Misplacing the blame on Gaza
Re: A Messy business. Terry Glavin, May 17
Terry Glavin insists that the onus is on Israel to refine the methods it employs to keep angry Gazans from breaching the Israel-Gaza border.
Not to do so, says Glavin, is “an abomination.”
Well, that’s one way to look at it. And it’s precisely the way Hamas wants the world to see it, the better to make Israel look like the “bad guy” and elicit Glavinesque comments from Western media pundits.
In its 70 years of existence, Israel has repeatedly adapted to, in Glavin’s phrase, “a situation that is impossible.” Its very survival depended on it. The onus is now on Hamas — and Iran — to ameliorate the situation in Gaza. Mindy G. Alter, Toronto Although I believe Mr. Glavin’s heart is in the right place, the headline should have read: The world must adapt to a situation that is possible.
The IDF’s rule to first warn, then wound, then kill is more humanitarian than that of most other countries. And no, it is not morally untenable and it is not an abomination.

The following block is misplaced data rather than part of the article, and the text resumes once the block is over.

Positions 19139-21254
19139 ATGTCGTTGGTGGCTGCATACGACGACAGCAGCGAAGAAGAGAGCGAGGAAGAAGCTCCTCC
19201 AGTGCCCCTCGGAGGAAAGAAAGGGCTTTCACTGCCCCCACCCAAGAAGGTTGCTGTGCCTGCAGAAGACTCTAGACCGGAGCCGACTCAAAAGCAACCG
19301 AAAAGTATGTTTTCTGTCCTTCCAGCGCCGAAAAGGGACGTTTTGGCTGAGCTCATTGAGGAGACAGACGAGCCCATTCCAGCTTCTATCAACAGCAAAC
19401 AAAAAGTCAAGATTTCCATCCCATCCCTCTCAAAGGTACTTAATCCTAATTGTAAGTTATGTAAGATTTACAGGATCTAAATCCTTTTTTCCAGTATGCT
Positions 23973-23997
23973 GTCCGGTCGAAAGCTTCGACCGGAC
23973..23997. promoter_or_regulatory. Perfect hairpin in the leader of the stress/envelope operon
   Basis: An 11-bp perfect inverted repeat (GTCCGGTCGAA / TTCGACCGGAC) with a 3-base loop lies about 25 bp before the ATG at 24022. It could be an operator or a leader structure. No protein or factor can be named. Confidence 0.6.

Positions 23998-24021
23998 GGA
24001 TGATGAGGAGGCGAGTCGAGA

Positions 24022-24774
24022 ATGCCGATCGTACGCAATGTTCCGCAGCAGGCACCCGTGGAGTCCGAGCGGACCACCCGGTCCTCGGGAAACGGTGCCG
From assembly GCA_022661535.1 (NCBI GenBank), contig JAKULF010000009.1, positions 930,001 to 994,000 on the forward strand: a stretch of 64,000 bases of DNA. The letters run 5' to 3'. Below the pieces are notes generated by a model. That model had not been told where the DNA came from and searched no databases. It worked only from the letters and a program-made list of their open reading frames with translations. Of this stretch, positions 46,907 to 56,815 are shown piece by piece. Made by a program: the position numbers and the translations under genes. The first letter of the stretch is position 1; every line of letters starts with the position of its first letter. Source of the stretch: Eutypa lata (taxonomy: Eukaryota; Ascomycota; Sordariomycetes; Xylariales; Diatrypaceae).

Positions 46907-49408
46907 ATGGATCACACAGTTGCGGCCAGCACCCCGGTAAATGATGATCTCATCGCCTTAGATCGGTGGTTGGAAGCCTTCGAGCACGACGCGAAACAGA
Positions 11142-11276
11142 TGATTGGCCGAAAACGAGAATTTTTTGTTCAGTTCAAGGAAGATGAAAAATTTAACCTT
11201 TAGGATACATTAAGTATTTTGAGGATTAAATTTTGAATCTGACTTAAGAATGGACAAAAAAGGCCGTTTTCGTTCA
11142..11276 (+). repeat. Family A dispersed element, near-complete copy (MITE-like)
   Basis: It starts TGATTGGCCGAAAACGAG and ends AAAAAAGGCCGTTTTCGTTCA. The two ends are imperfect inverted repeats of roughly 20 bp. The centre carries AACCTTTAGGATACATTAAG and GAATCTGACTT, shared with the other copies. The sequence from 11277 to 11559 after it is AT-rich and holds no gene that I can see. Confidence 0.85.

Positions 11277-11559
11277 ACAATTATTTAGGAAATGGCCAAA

What is morally untenable and an abomination is the cowardice and bias exhibited by other countries, organizations and individuals in not standing up to the threats and violence perpetrated by Hamas and other terrorist organizations against innocent civilians the world over, especially against their own people by using them as human shields to evoke sympathy.
Blaming the IDF or Israel or Jews in general is just a way to deflect from the collapse of will on the part of the West to defend itself and its values.
When, if ever, will the world tire of using Israel or the Jews as a scapegoat for blame that should be directed right back where it belongs, at a world that is losing the moral will and purpose to survive?
The Jewish people value life more than anything else, and that is perhaps where this conflict with an exhausted and aimless West is so clearly exhibited on a world stage on almost a daily basis. Jack Shore, Toronto